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Category:    Home > Reviews > Action > Crime > Drama > Detective > TV > Starsky & Hutch – The Complete Fourth Season

Starsky & Hutch – The Complete Fourth Season


Picture: C+     Sound: C     Extras: D     Episodes: B-



It was the 1978 – 1979 season of Starsky & Hutch, the 1970s pop culture phenomenon that spawned toys and made leads Paul Michael Glazer and David Soul sex symbols of some kind for the moment.  The show had been a sort of send-up of detective and cop shows, but The Rockford Files was gaining on it while Hill Street Blues was not far away.  By this time, the show was starting to loose ground and the decision was eventually made that this would be its last season.  This Complete Fourth Season box set has those final 22 shows (including a three parter near the end that might have been designed to bring fans back).


If the show was not doing well, it was not for a lack of solid guest stars.  This time, they included Adrian Zmed, Suzanne Charney, Jack Ging, Kim Cattrall, Sally Kirkland, Pat Corley, Mary Crosby, Joanna Cassidy, Rene Auberjonois, Norman Alden, Vonetta McGee, Mykelti Williamson, Robert Loggia, Will Walker, Jeffrey Tambor, Ray Walston, Malachi Throne, Martin Kove, Anne Ramsey, John P. Ryan, Charles Cyphers, Allan Arbus, Lana Wood, Roger E. Mosley, Ken Kercheval, William Prince, Yvonne Craig and William Sanderson.  The show was still featuring people on the rise.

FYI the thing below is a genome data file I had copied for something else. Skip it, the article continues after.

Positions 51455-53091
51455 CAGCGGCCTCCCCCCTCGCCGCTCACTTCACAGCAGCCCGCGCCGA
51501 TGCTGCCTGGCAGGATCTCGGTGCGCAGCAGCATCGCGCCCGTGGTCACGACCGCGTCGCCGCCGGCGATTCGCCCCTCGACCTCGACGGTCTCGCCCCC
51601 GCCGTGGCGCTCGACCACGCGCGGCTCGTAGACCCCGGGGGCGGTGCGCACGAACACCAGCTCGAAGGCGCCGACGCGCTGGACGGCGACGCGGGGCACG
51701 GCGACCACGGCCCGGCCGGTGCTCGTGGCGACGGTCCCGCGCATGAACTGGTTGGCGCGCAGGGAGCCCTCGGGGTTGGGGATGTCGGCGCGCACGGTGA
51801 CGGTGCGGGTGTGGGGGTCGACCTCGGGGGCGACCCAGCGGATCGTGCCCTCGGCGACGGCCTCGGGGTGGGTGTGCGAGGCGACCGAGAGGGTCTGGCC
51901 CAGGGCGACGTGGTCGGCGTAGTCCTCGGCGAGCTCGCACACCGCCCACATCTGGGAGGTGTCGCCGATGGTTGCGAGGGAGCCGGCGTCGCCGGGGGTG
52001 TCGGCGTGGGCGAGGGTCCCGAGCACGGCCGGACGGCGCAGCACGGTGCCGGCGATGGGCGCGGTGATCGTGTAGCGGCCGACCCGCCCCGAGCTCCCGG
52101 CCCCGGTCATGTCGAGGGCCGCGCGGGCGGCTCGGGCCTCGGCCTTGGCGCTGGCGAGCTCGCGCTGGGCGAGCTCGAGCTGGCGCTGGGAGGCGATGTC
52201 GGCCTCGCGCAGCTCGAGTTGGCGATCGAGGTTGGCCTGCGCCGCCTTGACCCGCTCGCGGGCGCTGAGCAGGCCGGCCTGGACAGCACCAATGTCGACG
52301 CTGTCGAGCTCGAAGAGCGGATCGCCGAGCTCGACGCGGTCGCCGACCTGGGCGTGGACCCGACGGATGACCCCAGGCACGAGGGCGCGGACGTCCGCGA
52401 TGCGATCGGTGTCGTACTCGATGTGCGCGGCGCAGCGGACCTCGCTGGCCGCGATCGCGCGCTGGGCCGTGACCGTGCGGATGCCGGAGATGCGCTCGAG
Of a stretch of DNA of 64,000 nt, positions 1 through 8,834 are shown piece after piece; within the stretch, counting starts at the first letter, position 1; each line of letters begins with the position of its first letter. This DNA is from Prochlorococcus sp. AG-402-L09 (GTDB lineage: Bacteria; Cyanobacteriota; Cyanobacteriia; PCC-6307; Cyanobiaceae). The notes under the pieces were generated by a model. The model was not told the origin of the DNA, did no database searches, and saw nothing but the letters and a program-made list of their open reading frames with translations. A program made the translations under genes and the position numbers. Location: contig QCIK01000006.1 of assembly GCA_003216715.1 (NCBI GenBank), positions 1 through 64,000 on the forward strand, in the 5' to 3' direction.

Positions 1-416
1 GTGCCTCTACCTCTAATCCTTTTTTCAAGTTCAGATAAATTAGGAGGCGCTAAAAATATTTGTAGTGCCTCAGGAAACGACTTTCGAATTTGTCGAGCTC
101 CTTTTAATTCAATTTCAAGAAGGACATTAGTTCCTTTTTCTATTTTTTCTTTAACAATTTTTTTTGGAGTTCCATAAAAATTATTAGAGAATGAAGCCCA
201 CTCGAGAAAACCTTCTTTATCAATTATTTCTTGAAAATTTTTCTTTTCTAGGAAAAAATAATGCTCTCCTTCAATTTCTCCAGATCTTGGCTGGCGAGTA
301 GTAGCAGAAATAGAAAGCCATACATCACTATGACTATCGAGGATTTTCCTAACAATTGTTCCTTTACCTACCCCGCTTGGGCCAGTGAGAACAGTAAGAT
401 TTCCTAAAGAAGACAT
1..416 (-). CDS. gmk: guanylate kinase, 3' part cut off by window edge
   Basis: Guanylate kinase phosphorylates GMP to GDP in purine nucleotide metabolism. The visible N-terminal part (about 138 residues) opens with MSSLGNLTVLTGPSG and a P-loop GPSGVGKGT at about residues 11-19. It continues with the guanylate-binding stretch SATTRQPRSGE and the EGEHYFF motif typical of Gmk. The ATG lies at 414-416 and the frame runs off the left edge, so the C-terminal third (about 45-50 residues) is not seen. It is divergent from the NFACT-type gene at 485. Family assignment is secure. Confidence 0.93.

However, the more youthful show was starting to show wear and some of the clichés that the show was built on were getting tired.  Antonio Fargas’ “pimp with a heart” Huggy Bear was getting tired, Bernie Hamilton’s Capt. Dobey was not more developed at this point and a combination of Disco and Star Wars fantasy were making the 1970s urban look dated.  As well, the opening credits (with no less than five homophobic teases) simply reminded the audience each week that the show had no more growth to offer.  The TV grind had taken its toll.  However, there are some good shows here and there is at least some intelligence to the show at its worst.  The show had simply boxed itself into a corner for which it could not escape and it was finished.  Now with the awful film and some new fans, all the seasons have made it to DVD.


The 1.33 X 1 image was shot in 35mm film and were remastered in digital High Definition video.  The show was never very colorful due to its urban themes, but this looks good showing some grain and will please fans in particular.  The Dolby Digital 2.0 Mono is another matter, sounding too soft and low in volume.  Turning up the volume only gives one more background hiss.  There are no extras either except a very brief episode guide paper foldout, but it takes 5 DVDs to complete the show in its folding DigiPaks and the rest is history.



-   Nicholas Sheffo


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